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Pepperl+Fuchs Blog

Robert Pasho

Recent Posts

Why Would I Use a NAMUR Output Sensor?

Posted by Robert Pasho on Thu, May 30, 2013

Proximity sensors and encoders can have NAMUR output

NAMUR is a type of sensor output that gives an on or off indication.  There are different reasons why you may need a NAMUR sensor.  I will go through some of them here.  

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Topics: Rotary Encoders, Terminology, Inductive Sensors, Capacitive Sensors, Photoelectric Sensors, Approvals/ Certifications, Magnetic Sensors

5 Reasons to Choose a Rotary Encoder

Posted by Robert Pasho on Thu, Mar 28, 2013

Instead of laser displacement sensors

When you’re looking for a solution to a problem or application, there may be a few different ways of solving it.  How do you decide which one to use? You usually try to find reasons for why you would use one device over another. I will give you 5 reasons why I would choose a rotary encoder over laser displacement sensors.

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Topics: Rotary Encoders, Photoelectric Sensors, Laser Sensors

7 Questions to Ask When You Need a Rotary Encoder

Posted by Robert Pasho on Fri, Aug 17, 2012

Choosing the correct industrial encoder is easy when you know the answers!

There are many reasons why you may need a rotary encoder, but what questions should you ask to determine which one is the most appropriate? Here are seven questions that can help you make the best decision:

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Topics: Rotary Encoders, Cables/ Cordsets

What Are Cable Pulls?

Posted by Robert Pasho on Thu, Jul 05, 2012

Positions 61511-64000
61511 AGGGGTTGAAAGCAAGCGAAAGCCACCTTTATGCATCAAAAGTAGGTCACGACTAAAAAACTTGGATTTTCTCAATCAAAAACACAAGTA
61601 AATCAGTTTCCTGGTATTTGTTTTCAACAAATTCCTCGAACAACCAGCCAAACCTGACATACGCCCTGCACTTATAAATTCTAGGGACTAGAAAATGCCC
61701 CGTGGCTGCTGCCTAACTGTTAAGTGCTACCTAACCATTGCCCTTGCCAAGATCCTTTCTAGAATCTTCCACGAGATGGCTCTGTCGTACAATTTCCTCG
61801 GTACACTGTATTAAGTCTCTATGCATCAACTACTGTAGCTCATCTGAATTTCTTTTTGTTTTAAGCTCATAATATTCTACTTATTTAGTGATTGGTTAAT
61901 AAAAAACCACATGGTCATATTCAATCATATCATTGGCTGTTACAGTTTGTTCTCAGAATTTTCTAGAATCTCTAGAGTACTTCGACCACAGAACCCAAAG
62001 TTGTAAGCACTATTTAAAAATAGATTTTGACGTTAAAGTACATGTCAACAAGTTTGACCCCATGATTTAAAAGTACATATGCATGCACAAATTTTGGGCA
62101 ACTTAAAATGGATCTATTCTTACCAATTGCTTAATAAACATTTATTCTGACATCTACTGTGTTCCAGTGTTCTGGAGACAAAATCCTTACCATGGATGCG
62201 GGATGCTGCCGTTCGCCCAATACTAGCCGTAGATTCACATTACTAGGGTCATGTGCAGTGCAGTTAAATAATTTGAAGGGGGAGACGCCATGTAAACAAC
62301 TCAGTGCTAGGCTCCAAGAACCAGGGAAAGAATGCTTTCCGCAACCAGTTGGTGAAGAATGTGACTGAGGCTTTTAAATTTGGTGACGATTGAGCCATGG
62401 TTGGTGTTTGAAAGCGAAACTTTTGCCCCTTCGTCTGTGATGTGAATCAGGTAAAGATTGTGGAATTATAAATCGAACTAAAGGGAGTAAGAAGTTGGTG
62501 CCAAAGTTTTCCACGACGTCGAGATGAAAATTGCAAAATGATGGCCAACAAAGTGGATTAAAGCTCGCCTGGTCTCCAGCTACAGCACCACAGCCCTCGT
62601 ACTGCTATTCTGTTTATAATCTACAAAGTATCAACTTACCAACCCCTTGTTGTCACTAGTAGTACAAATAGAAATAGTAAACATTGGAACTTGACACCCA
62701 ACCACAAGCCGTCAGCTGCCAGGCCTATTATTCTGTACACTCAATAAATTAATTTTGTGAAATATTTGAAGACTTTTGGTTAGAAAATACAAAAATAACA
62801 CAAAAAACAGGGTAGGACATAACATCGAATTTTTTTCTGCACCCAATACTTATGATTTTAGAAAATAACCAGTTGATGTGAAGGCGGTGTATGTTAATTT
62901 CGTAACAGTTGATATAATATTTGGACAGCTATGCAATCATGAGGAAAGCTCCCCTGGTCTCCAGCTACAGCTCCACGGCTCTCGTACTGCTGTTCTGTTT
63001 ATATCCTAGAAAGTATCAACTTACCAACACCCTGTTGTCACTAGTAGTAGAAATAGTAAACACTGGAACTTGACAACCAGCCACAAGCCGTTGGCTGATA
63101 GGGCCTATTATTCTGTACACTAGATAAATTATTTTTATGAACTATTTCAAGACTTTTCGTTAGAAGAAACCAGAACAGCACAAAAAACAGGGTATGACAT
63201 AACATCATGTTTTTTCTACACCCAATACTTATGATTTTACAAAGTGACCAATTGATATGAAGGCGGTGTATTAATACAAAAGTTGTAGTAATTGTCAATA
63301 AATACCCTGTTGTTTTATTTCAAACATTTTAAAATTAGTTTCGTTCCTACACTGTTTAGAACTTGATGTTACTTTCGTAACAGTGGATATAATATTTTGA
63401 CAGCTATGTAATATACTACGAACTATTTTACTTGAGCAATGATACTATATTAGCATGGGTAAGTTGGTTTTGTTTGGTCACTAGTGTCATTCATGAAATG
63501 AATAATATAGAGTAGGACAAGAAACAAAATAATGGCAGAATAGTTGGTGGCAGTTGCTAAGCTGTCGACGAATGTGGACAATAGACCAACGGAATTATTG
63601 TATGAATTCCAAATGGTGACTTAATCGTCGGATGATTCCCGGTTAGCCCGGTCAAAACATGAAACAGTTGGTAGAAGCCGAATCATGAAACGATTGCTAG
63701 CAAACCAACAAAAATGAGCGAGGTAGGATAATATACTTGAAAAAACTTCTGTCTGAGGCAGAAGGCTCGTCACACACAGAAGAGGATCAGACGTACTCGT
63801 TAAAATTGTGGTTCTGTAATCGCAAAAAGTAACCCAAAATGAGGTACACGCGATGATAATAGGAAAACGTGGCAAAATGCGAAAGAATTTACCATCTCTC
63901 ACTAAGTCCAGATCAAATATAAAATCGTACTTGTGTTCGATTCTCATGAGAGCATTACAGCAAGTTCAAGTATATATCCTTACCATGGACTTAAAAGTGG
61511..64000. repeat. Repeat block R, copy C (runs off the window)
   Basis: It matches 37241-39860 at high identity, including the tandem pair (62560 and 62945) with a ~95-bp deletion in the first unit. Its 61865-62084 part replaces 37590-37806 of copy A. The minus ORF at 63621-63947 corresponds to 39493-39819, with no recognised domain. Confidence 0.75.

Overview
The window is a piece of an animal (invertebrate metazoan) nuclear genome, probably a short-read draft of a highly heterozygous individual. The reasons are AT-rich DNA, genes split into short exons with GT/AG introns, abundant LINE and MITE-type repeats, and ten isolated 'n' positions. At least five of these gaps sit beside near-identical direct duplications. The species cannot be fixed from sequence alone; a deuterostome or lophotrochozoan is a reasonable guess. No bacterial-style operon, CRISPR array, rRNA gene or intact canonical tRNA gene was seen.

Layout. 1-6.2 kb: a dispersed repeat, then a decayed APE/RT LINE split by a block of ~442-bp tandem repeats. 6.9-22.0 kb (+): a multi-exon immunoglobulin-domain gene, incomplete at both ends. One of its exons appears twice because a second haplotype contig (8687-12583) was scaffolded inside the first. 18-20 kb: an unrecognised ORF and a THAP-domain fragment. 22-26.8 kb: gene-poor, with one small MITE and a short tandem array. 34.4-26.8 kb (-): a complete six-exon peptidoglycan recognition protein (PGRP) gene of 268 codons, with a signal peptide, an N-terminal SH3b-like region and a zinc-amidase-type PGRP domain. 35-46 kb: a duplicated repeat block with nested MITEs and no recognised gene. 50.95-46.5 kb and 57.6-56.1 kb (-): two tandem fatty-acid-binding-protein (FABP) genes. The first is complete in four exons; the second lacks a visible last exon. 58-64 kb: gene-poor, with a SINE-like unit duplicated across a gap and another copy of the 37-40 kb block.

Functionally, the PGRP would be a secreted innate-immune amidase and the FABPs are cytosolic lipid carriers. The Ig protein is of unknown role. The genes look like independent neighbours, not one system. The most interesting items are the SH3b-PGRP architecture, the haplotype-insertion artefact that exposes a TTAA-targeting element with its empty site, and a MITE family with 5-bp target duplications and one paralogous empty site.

When it comes to making rotary encoders work, cable pulls are often the unsung heroes behind the scenes, and you can always count on them.


Cable pulls enable rotary encoders to measure linear motion. A cable is wrapped around a spring-loaded measuring drum that turns the encoder's shaft when the cable is pulled in a straight line by the application. Each revolution of the encoder represents a linear movement of the cable equal to the circumference of the measuring drum.
 
Industries and applications that commonly use this method of measurement include:
  • Mobile equipment: cranes, drilling machines, and excavators
  • Material handling: gates, multilevel shelving rack systems, theater stages, forklifts
  • Automotive: scissor lifts, multilevel conveyors

These cable-based length-measuring systems have been proven to be very robust, reliable, and accurate at lengths up to 50 meters.

Cable pulls are generally equipped with a mounting face for servo or clamping flange with a coupling mechanism that allows connection to rotary encoders for linear position tracking and feedback. The encoders convert the number of drum revolutions, which is proportional to the measured length, into a digital measuring signal.

The digital measurement signals of position encoders can be output as incremental measurement pulses, but more commonly absolute encoders are used. Absolute encoders are typically available with CANopen, PROFIBUS, EtherNet I/P, DeviceNet, and PROFINET interfaces.

Encoders and cable pulls are often available separately and can be combined for particular applications. Always make sure that the mounting flange styles and shaft sizes for both the cable pull and encoder match.

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Topics: Rotary Encoders

Decoding Incremental Rotary Encoders: Know Your Output Options

Posted by Robert Pasho on Thu, Jun 21, 2012

When it comes to incremental rotary encoders, knowing the differences between the available output types can help you choose the best solution for your particular situation.

The output signals of incremental rotary encoders incorporate two channels to indicate rotation of the encoder shaft plus a zero marker pulse channel. These A and B channels (quadrature) are defined as pulses per revolution (ppr) and define the smallest rotational angular position of the shaft that can be resolved. Since these signals are in quadrature mode, 90 degree phase shift relative to each other, they can also be used to determine the direction of the encoder shaft and multiplied to provide increased resolution. The zero marker pulse channel, Z or 0, is a once-per-revolution pulse that can be used to indicate a zero or home position relative to a single revolution of the encoder.

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Topics: Rotary Encoders, Terminology

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